• Christy

A Dry Spell

(Originally published 1/16/15)

I’m in the middle of a dry spell. Not quite parched, but dusty, thirsty. At first I chalked it up to a busy December, then a lazy holiday. But now that the New Year is in full swing, I’m feeling, well, old. Usually a new year sparks new resolutions, goals, aspirations, or at the very least hopeful feelings about the coming year. But, dry I remain. Uncharacteristically pessimistic and a touch faithless. I usually wait until the rain starts falling again before I post, but I decided that honesty is the best policy, and what the heck? Someone might actually be able to relate to being in the spiritual desert. (Actually, today I’ve had a bit of drizzle break through, so maybe the rains are close behind.)

What brought this on, you may ask? Discouragement. Heartbreak. Some people I love and have lifted up in prayer for years have recently given up on God. And God seems to have let them drift away, at least for now. We are helpless to save them (as if we weren’t before) as they float away from us into a sea of unbelief, and my own faith has been shaken by their departure. Why isn’t God chasing them down? Were my prayers in vain? Should I even bother praying for their return? Is God listening?

These are scary questions, huh? But I take comfort in knowing that I am not alone in asking them. David asked God, “Why have you forgotten me? Why must I go about mourning, oppressed by the enemy?” My bones suffer mortal agony as my foes taunt me, saying to me all day long, “Where is your God?” (Ps. 42:9-10) In other words, “It sure looks like we’re losing the battle, here, God.”

The thing is, I don’t have answers to my questions yet. I may never get absolute answers. Can I be ok with that? Can I go on loving people and serving God without any assurance that He will actually work in their hearts? “Lord help me,” is a prayer that is often on my lips these days as I’m swimming in a sea of uncertainty. “Are you really working all things for good? And what about Your promise that the Word of the Lord won’t return void?”

In the past few days, a pinprick of light is shining through in the form of conversations with a friend or thoughts that the Holy Spirit puts on my mind. Twice I’ve been reminded of the parable of the wheat and the tares, but in a new light. Here’s a quote from Jen Hatmaker’s book Interrupted which has been an absolute page turner for me this week.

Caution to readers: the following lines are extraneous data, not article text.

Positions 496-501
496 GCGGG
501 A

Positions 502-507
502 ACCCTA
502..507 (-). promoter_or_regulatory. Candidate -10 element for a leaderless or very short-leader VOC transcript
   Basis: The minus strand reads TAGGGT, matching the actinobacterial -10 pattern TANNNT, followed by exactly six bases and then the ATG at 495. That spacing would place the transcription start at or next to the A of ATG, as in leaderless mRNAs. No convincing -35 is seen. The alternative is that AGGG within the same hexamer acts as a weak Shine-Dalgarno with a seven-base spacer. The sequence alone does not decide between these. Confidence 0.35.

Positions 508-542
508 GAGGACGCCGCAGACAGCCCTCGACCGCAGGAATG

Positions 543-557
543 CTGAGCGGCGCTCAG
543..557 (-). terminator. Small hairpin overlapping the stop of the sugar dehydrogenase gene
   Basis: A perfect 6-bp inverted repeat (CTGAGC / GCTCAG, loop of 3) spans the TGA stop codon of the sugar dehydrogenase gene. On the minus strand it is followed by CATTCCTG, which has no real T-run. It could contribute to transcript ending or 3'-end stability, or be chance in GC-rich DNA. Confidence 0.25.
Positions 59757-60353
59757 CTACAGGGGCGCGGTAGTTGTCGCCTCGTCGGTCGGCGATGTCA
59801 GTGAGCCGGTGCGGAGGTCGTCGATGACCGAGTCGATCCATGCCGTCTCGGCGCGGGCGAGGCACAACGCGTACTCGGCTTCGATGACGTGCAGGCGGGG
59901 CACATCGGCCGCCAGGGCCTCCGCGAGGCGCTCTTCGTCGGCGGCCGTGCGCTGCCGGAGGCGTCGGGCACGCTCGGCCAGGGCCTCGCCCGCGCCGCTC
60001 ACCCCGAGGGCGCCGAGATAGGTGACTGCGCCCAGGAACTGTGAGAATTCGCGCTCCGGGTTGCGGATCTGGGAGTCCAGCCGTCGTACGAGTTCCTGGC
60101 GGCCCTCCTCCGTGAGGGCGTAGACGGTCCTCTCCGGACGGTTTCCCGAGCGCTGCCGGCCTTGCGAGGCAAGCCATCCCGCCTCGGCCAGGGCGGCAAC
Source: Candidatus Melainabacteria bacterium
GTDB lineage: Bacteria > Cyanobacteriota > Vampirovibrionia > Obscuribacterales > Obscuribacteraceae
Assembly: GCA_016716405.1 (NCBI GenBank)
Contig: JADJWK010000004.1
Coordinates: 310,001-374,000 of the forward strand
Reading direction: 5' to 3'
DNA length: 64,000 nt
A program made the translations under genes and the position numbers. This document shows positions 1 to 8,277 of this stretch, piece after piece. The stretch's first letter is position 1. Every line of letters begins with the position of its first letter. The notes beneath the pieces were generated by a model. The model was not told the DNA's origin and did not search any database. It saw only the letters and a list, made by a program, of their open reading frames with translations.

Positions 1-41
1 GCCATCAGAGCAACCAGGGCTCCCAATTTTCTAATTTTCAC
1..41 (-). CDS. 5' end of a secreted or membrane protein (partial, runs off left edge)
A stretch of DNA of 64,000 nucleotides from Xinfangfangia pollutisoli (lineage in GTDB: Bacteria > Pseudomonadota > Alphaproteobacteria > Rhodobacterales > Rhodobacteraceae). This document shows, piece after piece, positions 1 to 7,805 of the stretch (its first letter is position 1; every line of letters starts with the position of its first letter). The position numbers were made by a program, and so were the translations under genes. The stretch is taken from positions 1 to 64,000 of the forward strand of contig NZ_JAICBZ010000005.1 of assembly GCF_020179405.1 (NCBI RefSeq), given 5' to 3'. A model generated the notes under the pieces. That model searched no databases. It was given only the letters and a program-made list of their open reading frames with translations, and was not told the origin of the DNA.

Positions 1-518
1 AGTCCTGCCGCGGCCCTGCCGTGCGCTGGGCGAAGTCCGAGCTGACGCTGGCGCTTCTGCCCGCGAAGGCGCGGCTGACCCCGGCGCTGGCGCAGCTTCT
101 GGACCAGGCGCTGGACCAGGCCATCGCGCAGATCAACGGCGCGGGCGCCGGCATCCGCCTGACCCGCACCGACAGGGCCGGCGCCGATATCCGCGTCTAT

“Our Holy Savior advised us well: humans must treat the weeds and wheat the same. We are only qualified to administer mercy, not judgment, because we will pull up many a beautiful stalk of wheat, imagining him a weed.”

Those friends of mine may never have been true wheat, but weeds all along. (I DON’T want to believe this! But, it may in fact be true.) However, God may still be working on them, and while they may appear weeds for the time being, in the end, they may turn out to be the most beautiful stalks of wheat. The point is, it’s not my job to determine the outcome, it is only my job to love. I can’t love people into a relationship with Christ. I can only love them like Christ, which is to say, with no strings attached.

Another ray of light burst on my consciousness this morning on my almost 2-hour long walk. (There’s nothing like a long walk to clear my head!) I was walking on a pretty busy road, one that I drive often but have only walked a handful of times, when I noticed a stream that I’ve never seen before. It was cheerily bubbling and gurgling its way through the overgrowth of blackberry bushes, and into a culvert under the road. I would have missed this hidden little gem if I was driving, or even jogging by. It occurred to me that the Holy Spirit is like that concealed stream. Always flowing, but only visible to the slow walkers. I determined today that one of my goals for 2015 will be to be on the lookout for the hidden streams – the movement of wind and fire that is always occurring, but invisible to the untrained eye. “God, give me eyes to see.”

My husband gave me some advice during one of our many recent faith conversations that has been hugely helpful during my dry spell. He said now is when I need to apply the spiritual disciplines the most. Pray. Read the Bible. Worship. Basically….drink. You would think that a thirsty person with a water fountain nearby would walk over to it and slurp it up, right? The irony for me is that during this desert experience, I’ve had no desire to go to the fountain. I was skeptical of it, and frankly fatigued by chronic disappointment. It has never been harder for me to drag myself to the living water and force my soul to sip. I want to run the other way, distract myself with chores, Facebook, other reading. But oddly enough, the more little tiny sips I take, the less thirsty I become. I don’t have all my questions answered, but I’m beginning to regain trust in my Blessed Redeemer, and maybe even a deeper understanding of faith (at least I’m hoping that will be the outcome).

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